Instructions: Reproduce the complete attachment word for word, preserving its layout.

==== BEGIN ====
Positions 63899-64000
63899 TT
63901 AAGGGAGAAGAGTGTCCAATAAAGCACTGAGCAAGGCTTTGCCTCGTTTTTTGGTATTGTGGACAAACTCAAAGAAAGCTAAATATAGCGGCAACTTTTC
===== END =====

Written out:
Positions 63899-64000
63899 TT
63901 AAGGGAGAAGAGTGTCCAATAAAGCACTGAGCAAGGCTTTGCCTCGTTTTTTGGTATTGTGGACAAACTCAAAGAAAGCTAAATATAGCGGCAACTTTTC